Electronic health records

A tool that used data from electronic health records accurately diagnosed chronic kidney disease; in patients treated at five diverse health care organizations, according to a published study. “A major barrier to appropriate CKD management; delayed identification of individuals with the disease,” Jenna M. Nortonof the National Kidney Disease Education Program at the NIH in Maryland, and colleagues wrote.

“National estimates indicate that only 8% of people with CKD; are aware of their condition. Because CKD is often asymptomatic in its early stages, it frequently goes un-diagnosed until the disease is very advanced. An electronic CKD phenotype using data widely available in the electronic health record could facilitate identification of patients likely to have CKD.”

Electronic Health Records

The tool developed by a working group from the National Kidney Disease Education Program. CKD, said to be present if the most recent eGFR was less than 60 mL/min/1.73m2 and/or the most recent urine albumin-to-creatine ratio; was at least 30 mg/g. In addition, patients must have had another eGFR less than 60 mL/min/1.73m2 and/or urine albumin-to-creatinine ratio; at least 30 mg/g in more than 90 days before the most recent measurements.

However, the tool implemented among 2,082,017 patients with varying ranges of CKD or ESKD; and who received in- or out-patient care at five health care organizations that each used distinct EHR data. But the time the organizations used the tool ranged from 20 to 223 hours. However, for identifying CKD; researchers found the sensitivity, specificity and diagnostic accuracy of the tool were 99%, 99% and 98%, respectively. For dialysis; sensitivity was 94% and specificity was 89%. For transplant, sensitivity was 97% and specificity was 91%.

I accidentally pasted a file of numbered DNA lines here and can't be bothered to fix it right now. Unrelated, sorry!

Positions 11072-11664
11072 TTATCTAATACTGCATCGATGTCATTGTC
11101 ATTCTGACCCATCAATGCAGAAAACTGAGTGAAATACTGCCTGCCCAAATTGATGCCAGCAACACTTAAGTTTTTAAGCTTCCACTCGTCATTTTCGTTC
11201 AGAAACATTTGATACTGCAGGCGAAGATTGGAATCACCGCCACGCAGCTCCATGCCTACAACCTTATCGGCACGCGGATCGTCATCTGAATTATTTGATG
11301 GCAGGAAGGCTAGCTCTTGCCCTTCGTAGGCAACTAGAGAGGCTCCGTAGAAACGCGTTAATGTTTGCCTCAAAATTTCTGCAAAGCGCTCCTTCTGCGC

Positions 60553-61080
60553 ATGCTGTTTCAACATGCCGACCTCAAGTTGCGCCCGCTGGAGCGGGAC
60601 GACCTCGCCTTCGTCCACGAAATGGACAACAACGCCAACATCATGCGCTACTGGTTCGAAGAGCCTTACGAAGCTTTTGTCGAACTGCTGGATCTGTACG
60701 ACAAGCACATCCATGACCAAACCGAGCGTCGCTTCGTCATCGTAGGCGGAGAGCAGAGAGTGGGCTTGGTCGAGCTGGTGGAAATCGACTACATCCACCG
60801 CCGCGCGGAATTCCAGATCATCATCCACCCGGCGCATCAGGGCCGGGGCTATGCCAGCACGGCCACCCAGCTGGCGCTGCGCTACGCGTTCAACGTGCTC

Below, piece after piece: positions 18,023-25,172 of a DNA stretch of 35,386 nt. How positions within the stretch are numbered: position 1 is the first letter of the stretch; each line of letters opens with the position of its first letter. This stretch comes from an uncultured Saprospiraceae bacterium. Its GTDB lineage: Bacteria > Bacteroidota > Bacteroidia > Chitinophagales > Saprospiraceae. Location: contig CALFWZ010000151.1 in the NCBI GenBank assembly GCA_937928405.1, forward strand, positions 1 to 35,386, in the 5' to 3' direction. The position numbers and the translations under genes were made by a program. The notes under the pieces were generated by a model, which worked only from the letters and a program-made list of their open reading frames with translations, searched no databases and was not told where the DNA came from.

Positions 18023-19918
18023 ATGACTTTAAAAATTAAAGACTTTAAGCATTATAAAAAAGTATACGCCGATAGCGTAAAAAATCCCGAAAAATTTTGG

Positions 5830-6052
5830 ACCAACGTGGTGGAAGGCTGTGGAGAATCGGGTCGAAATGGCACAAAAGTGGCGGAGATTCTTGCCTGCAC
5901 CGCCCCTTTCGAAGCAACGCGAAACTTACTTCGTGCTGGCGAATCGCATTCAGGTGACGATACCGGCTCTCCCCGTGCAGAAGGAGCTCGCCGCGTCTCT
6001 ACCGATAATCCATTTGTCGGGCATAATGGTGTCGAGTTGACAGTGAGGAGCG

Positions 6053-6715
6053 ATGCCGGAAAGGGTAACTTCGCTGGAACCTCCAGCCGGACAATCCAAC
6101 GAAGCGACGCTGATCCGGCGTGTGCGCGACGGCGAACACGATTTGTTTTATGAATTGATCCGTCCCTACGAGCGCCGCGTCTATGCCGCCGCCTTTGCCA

“Individuals with CKD cannot be accurately identified from the EHR using diagnosis codes alone,” the researchers wrote. “Using laboratory data available in the EHR to automate identification of patients with CKD may facilitate population health management; surveillance and research. The NKDEP CKD e-phenotype provides a pragmatic and accurate method for EHR-based identification; of patients likely to have CKD.”

Patients with CKD

But in a related editorial, Sri Lekha Tummalapalli, MD, MBA, and Carmen A. Peralta, MD, MAS, both of the University of California, San Francisco, pointed out that the NKDEP e-phenotype is limited in its ability to accurately identify CKD status; in all individuals with the condition. One reason they suggest for this is that, since the e-phenotype relies on data collected during routine clinical care; patients with CKD with inadequate access to care missed.

Still, they wrote, “The catalyst to change the current status quo of kidney care is here. The task of the next decade will be to design and implement interventions that improve CKD care in a reliable; efficient and scalable manner. However, the entire ecosystem of kidney health will benefit from efforts like those of the NKDEP group; and our community must continue the support of these important steps forward.”